An interview with Stormgren-X on the 4.5lb Walleye Cache find

The Find!

This is the third post we have done here on the OCNA blog covering the epic eight day Canoe trip (nine days to reach the final destination, the village of Fort Albany, Ontario), to find the world’s then oldest unfound Geocache, the elusive 4.5lb Walleye, placed by Jamie Matear way back on June 21st, 2001. This journey was undertaken by Chris Wereley, AKA Stormgren-X, of Sudbury, Ontario Canada, and his long time friend Gordon Morris, a non-Geocacher. This involved a 400 Km (250 Mile) paddle from Limestone Rapids, just North of The Constance Lake First Nations, and NW of Hearst, Ontario, to Fort Albany. The Rivers traveled on were The Kabinakagami, The Kenogami, and finally, The Albany, 1 Km (.6 Mile) wide in spots. The 4.5lb Walleye cache being along The Albany River, only 65 Km (40 Miles) shy of Fort Albany. This is one of the biggest stories in Geocaching in years, and was completed a month before this blog post, so we assume readers are at least somewhat familiar with the story. If you’d like to become very familiar with their trip, you can download Chris’ 29 page journal as a .pdf from wikisend.com, a file that is only available for 3 weeks from the date of this blog post. Chris has also let us host this 29 page .pdf on our server at http://www.opencaching.us/AlbanyRiver-4.5lbWalleye.pdf but your web browser and internet connection will pay the price!! We will eventually convert that to an HTML page. On with the interview!

OCNA Blog: What did you two eat during this 9 day trip? By the way, I had to Google what a Bannock was. Did you catch and eat any fish?
Chris: We brought and ate mainly dried and dehydrated foods.  Some instant meals that you just add hot water to, dried meats, instant mashed potatoes, dried fruits, nuts, trail-mix, bannock, granola, powdered milk, gatorade powder, cheese, crackers, chocolate, onion, garlic, tea.  The only liquids we brought were honey and a small bottle of after dinner drink to sip on.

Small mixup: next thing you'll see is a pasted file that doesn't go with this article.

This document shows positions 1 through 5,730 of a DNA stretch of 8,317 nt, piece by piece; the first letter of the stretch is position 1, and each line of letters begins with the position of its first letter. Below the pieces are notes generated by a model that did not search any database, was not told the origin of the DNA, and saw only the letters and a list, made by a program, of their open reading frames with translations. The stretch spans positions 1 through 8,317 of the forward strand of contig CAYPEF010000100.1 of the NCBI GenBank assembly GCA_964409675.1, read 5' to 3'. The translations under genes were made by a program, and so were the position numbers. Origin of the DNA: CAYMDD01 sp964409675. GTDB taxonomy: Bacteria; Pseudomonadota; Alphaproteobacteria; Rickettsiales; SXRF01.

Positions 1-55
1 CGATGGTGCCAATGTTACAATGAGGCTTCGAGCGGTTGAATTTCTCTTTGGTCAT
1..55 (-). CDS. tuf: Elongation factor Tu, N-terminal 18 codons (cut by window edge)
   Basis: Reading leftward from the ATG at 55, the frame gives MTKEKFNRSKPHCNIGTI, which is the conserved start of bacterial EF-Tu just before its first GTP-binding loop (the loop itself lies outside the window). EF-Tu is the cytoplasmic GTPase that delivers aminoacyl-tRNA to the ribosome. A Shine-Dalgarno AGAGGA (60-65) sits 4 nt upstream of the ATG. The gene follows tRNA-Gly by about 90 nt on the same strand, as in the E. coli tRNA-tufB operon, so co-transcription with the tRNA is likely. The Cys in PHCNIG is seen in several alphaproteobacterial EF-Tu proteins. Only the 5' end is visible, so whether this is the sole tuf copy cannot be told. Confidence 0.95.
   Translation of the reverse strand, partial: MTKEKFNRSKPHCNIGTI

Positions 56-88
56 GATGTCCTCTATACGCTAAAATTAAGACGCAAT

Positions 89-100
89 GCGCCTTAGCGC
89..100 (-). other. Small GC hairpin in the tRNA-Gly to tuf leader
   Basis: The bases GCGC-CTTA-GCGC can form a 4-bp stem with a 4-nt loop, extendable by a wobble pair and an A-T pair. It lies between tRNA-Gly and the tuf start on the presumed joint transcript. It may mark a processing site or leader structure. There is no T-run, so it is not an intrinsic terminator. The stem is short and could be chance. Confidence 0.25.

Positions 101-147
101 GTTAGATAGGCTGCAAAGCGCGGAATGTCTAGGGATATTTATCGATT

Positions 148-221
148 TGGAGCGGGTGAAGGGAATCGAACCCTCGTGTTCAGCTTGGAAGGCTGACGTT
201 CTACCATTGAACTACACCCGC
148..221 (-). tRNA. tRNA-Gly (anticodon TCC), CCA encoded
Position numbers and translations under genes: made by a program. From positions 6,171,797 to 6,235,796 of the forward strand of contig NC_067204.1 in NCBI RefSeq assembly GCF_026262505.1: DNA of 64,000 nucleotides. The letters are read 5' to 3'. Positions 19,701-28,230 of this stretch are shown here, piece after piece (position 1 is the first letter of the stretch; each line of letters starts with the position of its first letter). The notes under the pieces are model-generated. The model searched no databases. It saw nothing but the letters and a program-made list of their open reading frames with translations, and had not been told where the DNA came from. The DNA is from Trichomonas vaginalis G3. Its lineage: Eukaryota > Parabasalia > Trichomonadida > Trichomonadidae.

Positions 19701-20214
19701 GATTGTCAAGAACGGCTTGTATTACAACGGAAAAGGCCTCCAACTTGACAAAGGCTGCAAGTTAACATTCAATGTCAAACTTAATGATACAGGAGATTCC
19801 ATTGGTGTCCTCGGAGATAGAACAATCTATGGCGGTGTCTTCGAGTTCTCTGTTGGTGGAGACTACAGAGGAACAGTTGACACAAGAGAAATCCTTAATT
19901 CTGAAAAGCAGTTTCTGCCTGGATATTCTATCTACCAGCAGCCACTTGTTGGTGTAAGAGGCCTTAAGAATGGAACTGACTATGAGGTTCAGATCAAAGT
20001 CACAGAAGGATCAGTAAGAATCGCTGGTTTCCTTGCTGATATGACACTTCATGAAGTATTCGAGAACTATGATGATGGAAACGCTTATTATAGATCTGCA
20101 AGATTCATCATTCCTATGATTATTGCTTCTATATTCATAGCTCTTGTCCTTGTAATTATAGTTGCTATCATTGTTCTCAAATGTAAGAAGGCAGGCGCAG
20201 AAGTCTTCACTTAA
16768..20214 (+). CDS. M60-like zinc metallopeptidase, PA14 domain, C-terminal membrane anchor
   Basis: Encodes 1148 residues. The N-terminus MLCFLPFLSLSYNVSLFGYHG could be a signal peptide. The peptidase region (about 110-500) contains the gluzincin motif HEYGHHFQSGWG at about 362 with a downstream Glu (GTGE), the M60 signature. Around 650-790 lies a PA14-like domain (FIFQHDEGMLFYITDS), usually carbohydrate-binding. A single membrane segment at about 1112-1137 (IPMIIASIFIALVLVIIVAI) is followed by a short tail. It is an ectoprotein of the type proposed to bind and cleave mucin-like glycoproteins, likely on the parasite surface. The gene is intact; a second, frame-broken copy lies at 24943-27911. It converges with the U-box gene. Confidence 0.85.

We attempted to catch fish, but the water level made for poor fishing.  Even the First Nations people were not having much luck, and they also told us this was due to high water levels and the water being “dirty”.  This area usually has a great abundance of fish.

Kabinakagami in the rain

OCNA Blog: How about drinking water? Did you just boil water, or use purification tablets? The first river, the Kabinakagami, didn’t look very drinkable!
Chris: All the water was boiled using a Kelly Kettle, some of the water had sediment suspended in it, but it was a very fine sediment and it didn’t bother us.  The Kabinakagami river did have a lot of sediment in it, but after boiling was ok to drink.  We did try to filter it with a ceramic filter and pump, but the sediment was so fine that a lot of it went through the filter.  Boiling kills everything I suppose, and we didn’t have any side effects.

Tin Cabin near Mammamattawa

OCNA Blog: I was amazed by the amount of gear you two were carrying in the pictures from the tin cabin near Mammamattawa. Was the barrel for food only, or did you stow other gear in it, in case the unthinkable capsizing of the canoe happened?
Chris: The canoe was rated for about 700 lbs. of total weight, and we were well under the maximum.  The barrel was for food only, and the rest of the items were kept in dry bags and we kept all our electronic gear in a Pelican water proof case.  Getting gear and food wet in the event of rain or capsizing would pose a problem.

OCNA Blog: Did you encounter any mentionable rapids on this entire trip? From some of the videos posted, it looks as if the water was flowing fast enough that you could just float down these rivers.
Chris: We did encounter some minor fast water and rapids.  Nothing of the kind we are accustomed to in the rocky and hilly Canadian Shield.  The high water levels we encountered in the rivers also contributed to smoothing out the rapids as the rocks were well below the water surface.  There are a dozen or so rapids listed on this route, and are more challenging during mid-summer water levels.  Some of these rapids need to be lined during lower water levels to prevent canoe damage.

One could just ‘float’ down these or any rivers, but the trip time would be extended greatly.  At least once a year, the First Nations people build a raft and do just that.  Float along the river all day and night.  We heard a story about one guy who built a raft and placed a brand new truck on it to bring to Fort Albany and made it!  Out of the 8.5 days, we traveled for 7 days, making good time due to high water levels and stronger current.

OCNA Blog: I assume you were very happy with your Goal Zero solar battery charging device? (NOTE: The device can be seen in this video, and an iPod rocking The Doors can be heard).